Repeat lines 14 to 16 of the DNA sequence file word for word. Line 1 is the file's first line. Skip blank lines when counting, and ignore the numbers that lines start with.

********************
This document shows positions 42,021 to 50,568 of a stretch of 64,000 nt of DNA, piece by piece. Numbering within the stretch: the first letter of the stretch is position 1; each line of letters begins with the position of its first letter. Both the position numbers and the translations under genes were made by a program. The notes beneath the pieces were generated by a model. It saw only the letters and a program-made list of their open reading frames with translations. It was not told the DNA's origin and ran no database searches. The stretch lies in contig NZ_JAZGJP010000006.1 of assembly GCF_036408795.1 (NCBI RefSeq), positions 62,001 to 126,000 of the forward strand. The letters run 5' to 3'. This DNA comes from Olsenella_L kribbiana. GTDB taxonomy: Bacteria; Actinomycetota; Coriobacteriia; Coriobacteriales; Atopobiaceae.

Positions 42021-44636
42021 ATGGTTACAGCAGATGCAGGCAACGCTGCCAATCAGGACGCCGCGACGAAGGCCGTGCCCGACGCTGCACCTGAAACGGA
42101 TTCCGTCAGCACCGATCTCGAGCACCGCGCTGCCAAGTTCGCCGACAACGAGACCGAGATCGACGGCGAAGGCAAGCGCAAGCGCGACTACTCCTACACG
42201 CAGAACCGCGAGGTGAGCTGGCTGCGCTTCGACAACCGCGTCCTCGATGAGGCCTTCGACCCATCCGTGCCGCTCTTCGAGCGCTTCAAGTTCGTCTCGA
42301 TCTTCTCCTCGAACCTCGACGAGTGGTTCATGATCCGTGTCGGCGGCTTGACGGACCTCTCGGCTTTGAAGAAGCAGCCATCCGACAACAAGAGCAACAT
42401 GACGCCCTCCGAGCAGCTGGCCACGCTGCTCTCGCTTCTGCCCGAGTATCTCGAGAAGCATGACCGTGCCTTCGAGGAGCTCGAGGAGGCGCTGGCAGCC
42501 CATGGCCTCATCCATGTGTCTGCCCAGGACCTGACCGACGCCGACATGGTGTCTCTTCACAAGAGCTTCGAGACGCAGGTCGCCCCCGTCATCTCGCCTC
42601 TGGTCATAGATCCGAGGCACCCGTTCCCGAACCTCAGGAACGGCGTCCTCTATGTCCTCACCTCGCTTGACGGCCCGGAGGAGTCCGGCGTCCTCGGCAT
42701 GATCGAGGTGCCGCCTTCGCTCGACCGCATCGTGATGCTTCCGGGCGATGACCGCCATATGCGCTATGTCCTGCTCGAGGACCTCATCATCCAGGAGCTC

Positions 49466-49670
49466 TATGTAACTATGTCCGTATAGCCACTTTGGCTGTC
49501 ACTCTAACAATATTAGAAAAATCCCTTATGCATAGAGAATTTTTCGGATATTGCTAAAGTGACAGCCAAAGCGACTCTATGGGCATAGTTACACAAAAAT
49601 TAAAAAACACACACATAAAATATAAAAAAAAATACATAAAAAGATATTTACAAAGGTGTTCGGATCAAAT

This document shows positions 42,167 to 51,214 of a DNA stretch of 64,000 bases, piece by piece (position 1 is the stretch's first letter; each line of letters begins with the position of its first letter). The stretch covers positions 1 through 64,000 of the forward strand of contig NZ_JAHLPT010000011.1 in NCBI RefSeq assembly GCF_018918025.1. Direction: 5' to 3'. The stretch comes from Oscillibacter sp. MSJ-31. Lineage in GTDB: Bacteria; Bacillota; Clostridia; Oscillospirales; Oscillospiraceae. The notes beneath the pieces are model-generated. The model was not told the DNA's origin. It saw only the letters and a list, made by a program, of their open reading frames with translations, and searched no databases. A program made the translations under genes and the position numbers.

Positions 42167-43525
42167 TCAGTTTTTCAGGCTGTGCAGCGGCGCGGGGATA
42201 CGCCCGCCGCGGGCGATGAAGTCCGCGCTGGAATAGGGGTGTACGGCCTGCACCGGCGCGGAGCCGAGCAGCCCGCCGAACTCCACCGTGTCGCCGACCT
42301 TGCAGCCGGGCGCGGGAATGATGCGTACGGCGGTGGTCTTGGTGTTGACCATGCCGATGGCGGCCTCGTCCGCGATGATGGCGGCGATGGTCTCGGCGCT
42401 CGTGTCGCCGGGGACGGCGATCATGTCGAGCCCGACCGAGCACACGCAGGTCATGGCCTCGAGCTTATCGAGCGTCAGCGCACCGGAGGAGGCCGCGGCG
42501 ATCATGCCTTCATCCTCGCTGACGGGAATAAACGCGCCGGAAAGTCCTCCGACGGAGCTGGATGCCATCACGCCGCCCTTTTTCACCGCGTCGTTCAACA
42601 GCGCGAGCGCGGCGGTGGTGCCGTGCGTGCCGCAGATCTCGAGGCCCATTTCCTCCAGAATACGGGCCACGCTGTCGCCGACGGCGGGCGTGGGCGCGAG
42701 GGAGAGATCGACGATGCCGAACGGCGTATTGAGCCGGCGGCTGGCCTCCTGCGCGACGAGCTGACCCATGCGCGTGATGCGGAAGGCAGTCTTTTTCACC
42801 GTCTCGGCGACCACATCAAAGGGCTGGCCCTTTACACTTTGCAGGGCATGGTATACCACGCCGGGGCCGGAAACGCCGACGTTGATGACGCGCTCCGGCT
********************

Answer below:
49601 TAAAAAACACACACATAAAATATAAAAAAAAATACATAAAAAGATATTTACAAAGGTGTTCGGATCAAAT

This document shows positions 42,167 to 51,214 of a DNA stretch of 64,000 bases, piece by piece (position 1 is the stretch's first letter; each line of letters begins with the position of its first letter). The stretch covers positions 1 through 64,000 of the forward strand of contig NZ_JAHLPT010000011.1 in NCBI RefSeq assembly GCF_018918025.1. Direction: 5' to 3'. The stretch comes from Oscillibacter sp. MSJ-31. Lineage in GTDB: Bacteria; Bacillota; Clostridia; Oscillospirales; Oscillospiraceae. The notes beneath the pieces are model-generated. The model was not told the DNA's origin. It saw only the letters and a list, made by a program, of their open reading frames with translations, and searched no databases. A program made the translations under genes and the position numbers.

Positions 42167-43525